Proto-Uralic Homeland (V): Technology & Trade

technology-schnurtoepfer

This post is part of a draft on palaeolinguistics and the Proto-Uralic homeland. See below for the color code of protoforms.

8. Technology

8.1. Pottery

PU (Fi., Ma., Kh., Ms., Hu.) *pata ‘pot’ (UEW Nº 710) has a striking resemblance with NWIE *pod-óm, cf. PGmc. *fatą ‘vat, vessel’, Lith. púodas ‘pot’ (Kroonen 2013: 131; Dérksen 2015: 372). However, a Pre-PGmc. origin of a PFU stem seems unlikely – based on the lack of any other case with such a large distribution. Assuming that an unattested PIIr. **padá- underlies the PU form (cf. Parpola & Carpelan 2007: 122) … Read the rest “Proto-Uralic Homeland (V): Technology & Trade”

Kura-Araxes implicated in the transformation of regional trade in the Near East

kura-araxes-indo-european-uralic-migrations

Craft production at Köhne Shahar, a Kura-Araxes settlement in Iranian Azerbaijan, by Alizadeh et al. J Anthropol Arch (2018) 51:127-143.

Interesting excerpts (emphasis mine):

Introduction

Kura-Araxes communities first emerged throughout the southern Caucasus in the mid-4th millennium BC (Sagona, 1984; Rothman, 2005; Kohl, 2009) or possibly earlier in Nakhchivan (Marro et al., 2014; Palumbi and Chataigner, 2014: 250; Marro et al., 2015; Palumbi and Chataigner, 2015). By the late 4th-early 3rd millennium BC, their characteristic material culture, particularly hand-made black burnished pottery, spread throughout much of Southwest Asia after 2900 BCE (Fig. 1). The widespread dissemination of this material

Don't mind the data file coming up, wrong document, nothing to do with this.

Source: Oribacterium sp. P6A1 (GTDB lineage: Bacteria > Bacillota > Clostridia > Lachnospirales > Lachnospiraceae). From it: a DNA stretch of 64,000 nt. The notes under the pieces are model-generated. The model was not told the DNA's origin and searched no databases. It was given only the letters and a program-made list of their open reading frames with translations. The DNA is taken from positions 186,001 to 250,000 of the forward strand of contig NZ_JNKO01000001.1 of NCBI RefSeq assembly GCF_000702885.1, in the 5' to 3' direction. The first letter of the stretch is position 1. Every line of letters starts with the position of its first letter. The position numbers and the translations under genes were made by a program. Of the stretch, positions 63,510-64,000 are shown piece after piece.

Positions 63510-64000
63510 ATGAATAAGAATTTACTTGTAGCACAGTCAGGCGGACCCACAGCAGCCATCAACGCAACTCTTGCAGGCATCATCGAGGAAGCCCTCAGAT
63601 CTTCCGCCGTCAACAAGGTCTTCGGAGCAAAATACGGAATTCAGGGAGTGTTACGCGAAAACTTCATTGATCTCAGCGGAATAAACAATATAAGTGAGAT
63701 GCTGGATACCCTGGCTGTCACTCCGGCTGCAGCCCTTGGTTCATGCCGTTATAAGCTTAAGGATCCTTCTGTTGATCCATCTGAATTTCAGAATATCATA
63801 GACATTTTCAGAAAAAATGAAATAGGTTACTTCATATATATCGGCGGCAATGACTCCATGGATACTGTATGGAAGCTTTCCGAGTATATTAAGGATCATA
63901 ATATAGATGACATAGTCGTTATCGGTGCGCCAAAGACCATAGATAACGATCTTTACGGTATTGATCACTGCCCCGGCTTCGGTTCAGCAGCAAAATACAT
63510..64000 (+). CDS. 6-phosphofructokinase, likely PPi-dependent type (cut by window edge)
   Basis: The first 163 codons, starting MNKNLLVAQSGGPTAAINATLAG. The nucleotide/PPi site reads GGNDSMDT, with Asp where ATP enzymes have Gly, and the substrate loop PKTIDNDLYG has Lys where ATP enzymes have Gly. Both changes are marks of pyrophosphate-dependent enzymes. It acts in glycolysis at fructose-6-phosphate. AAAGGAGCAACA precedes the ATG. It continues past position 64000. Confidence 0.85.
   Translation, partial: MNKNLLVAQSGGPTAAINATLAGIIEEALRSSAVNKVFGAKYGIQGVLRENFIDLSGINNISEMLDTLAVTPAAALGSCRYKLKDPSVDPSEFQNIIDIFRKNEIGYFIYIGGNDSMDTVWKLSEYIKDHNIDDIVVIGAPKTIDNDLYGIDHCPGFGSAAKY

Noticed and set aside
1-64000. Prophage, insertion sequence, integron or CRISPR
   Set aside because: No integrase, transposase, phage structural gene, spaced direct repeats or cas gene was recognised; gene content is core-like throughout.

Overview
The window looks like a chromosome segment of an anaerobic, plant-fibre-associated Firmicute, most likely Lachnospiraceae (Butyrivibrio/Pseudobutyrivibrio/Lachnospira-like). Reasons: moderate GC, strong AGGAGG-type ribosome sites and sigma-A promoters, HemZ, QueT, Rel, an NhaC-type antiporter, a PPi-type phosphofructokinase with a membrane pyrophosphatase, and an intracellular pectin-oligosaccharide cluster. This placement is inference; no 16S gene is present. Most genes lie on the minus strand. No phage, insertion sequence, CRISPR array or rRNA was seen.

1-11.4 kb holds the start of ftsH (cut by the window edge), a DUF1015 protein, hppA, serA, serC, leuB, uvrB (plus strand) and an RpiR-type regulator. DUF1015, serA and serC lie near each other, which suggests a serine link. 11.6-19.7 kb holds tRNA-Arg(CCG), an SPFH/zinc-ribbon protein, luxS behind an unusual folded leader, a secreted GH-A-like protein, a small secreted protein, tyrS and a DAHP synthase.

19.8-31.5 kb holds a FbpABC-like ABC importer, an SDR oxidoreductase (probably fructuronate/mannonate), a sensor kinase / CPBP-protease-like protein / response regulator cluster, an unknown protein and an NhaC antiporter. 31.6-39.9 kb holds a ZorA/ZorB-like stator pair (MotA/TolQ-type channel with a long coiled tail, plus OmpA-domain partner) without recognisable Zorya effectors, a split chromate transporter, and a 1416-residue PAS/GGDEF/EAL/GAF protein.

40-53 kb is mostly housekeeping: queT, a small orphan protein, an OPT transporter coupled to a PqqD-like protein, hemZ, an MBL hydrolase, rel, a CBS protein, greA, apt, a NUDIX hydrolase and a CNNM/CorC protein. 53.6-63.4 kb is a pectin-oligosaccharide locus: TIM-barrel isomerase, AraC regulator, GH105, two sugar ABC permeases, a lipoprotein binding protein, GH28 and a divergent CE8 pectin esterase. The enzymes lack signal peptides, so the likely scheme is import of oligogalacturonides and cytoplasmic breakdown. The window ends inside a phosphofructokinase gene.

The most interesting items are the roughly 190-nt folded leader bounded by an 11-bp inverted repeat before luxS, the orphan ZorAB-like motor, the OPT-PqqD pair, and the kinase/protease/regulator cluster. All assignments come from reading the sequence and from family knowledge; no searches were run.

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Tracking material cultures with ancient DNA: medieval Norse walrus ivory trade, and leather shields from Zanzibar

norse-walrus-ivory-trade

Two papers have been recently published, offering another interesting use of ancient DNA analysis for Archaeology and, potentially, Linguistics.

Open access Ancient DNA reveals the chronology of walrus ivory trade from Norse Greenland, by Star, Barrett, Gondek, & Boessenkool, bioRxiv (2018).

Abstract (emphasis mine):

The search for walruses as a source of ivory -a popular material for making luxury art objects in medieval Europe- played a key role in the historic Scandinavian expansion throughout the Arctic region. Most notably, the colonization, peak and collapse of the medieval Norse colony of Greenland have all been attributed to the proto-globalization of

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